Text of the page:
Nancy’s Tomato Chronicles – Week 15 of 2010
Planting time is the perfect opportunity to improve the soil in your garden. I dig in heavy clay soil that left to its own devices becomes compacted making root penetration difficult. So, whenever I dig I amend and loosen it by dumping the removed soil into a container or on a tarp and mix in some goodies, before refilling the hole.
My basic recipe is a shovel full of garden soil to a hand full of compost and a scoop of Espoma’s Soil Perfector. Because my soil has a high pH, I also toss in a handful of Canadian Sphagnum peat moss.
What is Soil Perfector?
One application of Espoma Soil Perfector permanently improves the structure of any soil. Soil Perfector is made from a naturally derived, ceramic mineral that is kiln-fired at temperatures in excess of 2000o F. This process creates a durable, lightweight granule containing thousands of tiny storage spaces that hold the perfect balance of water, air and nutrients for an improved soil structure. Soil Perfector will not break down or degrade so you do not need to re-apply it year after year.
What About Compost?
Good quality compost adds humic acid and enzymes that break down minerals, also referred to as micronutrients, into a liquid form that plants can use. The humic acid in compost helps produce a gelatinous substance that binds minerals and organic material together turning chunky soil into that gorgeous soft crumbly stuff that can bring can a gardener like me to tears.
It’s also home to many beneficial organisms that become part of the soil food web, the underground community that returns Natures detritus to the soil. Without this incredible underground food chain man would have been buried in his own trash eons ago.
New Compost Has It All
Working with all these products can be a hassle for gardeners who don’t have time to batch mix from scratch. This season I’m taking the easy route and substituting the new high quality compost mix, Organimax, which also contains additional soil microbes, Mychorriza, kelp and host of other goodies that I hope will make my garden rock. Priced at $14.98 for a 3 cubic foot bag, Organimax is currently available at English Gardens, Romence Gardens, Wojo’s, Allemons, Souliers, Ray Wiegands and Van Attas.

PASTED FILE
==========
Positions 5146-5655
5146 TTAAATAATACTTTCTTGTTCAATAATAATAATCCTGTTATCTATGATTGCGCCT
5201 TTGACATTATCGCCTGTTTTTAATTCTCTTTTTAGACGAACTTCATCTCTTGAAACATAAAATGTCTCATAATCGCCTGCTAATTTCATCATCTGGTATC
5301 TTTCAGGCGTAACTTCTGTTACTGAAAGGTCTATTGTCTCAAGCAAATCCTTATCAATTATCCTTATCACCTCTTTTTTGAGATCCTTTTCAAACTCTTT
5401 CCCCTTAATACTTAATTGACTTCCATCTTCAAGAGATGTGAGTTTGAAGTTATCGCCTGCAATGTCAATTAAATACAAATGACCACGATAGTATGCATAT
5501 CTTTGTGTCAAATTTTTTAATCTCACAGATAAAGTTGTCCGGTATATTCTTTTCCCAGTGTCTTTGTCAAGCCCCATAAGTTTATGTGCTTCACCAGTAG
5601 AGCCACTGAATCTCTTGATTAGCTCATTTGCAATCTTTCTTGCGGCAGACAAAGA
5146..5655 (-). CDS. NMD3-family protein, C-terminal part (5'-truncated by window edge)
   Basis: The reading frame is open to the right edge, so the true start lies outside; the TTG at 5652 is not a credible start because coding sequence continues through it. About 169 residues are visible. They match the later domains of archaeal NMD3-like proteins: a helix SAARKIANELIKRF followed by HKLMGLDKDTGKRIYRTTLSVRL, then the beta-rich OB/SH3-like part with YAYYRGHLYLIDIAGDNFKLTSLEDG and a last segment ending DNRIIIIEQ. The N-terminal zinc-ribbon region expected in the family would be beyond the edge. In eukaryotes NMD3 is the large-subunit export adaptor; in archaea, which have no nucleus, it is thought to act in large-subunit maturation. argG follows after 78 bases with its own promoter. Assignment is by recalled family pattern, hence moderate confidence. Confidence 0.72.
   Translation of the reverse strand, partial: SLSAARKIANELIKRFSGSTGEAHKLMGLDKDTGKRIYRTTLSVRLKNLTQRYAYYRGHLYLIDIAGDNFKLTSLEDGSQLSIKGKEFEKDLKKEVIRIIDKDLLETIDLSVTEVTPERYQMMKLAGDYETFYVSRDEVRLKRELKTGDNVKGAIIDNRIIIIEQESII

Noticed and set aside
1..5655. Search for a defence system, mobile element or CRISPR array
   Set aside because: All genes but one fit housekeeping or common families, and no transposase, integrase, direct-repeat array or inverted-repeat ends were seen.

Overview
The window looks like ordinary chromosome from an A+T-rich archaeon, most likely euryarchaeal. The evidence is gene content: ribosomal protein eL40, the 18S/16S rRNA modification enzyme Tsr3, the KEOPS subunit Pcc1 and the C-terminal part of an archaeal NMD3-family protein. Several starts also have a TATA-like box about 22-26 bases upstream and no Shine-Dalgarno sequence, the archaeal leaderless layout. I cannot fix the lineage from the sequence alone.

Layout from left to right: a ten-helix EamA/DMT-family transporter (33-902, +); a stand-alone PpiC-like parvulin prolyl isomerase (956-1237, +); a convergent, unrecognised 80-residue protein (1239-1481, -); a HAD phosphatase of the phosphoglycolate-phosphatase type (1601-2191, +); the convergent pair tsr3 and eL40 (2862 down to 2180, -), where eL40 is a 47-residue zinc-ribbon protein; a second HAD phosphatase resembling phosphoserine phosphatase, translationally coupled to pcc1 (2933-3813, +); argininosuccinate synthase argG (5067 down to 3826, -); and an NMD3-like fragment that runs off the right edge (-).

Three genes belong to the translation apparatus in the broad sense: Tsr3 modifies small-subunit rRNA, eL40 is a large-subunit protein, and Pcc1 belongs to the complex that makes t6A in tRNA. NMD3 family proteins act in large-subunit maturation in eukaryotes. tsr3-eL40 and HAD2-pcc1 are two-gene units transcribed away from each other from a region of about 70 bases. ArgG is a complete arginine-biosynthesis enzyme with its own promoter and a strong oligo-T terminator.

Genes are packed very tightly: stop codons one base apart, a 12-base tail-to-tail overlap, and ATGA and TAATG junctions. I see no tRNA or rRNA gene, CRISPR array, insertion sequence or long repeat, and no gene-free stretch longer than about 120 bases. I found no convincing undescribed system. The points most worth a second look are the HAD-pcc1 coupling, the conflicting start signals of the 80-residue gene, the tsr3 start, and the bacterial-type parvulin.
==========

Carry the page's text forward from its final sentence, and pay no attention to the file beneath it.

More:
What Are Mychorriza?
Because I want to get the most out of my garden I also add a dusting of Mychorriza, a beneficial fungi that attaches itself to the roots of a plant and helps it get moisture and nutrients from the soil. Mycorrhizal fungi have occurred naturally in the soil for 400 million years. They form a close symbiotic relationship with plant roots. They are called mycorrhizae (from the Greek “mukés”, meaning fungus, and “rhiza,” meaning roots).
However, in most soils that have been disturbed by residential construction, or intensive cropping practices with applications of fertilizers containing pesticides and other chemical products, the mycorrhizae content has considerably diminished, and has become insufficient to significantly enhance plant growth.
When mycorrhizal fungi colonize the plant’s root system, they create a network that increases the plant’s capacity to absorb more water and nutrients such as phosphorus, copper and zinc. This process in turn enhances growth and favors rapid development of roots and plants. Look for the product “Myke” in garden centers. http://www.premiertech.com/myke/mycorise/index.htm
To increase the beneficial microbe count I also mix in a teaspoon of microbial material in the form of Plant Growth Activator from Organica (www.organica.com.) Organica Plant Growth Activator is specifically formulated to promote the establishment and enhance the viability of annuals, bulbs, perennials and turf. This unique natural product contain beneficial soil microorganisms and natural plant extracts that function synergistically to improve soil biology and promote healthy plant growth. Promoting and maintaining healthy soil biology is the key to successful gardening at any level.
There are lots of products on the market today that contain these beneficial organisms, so we need to spend some time in our local garden centers checking out what’s new.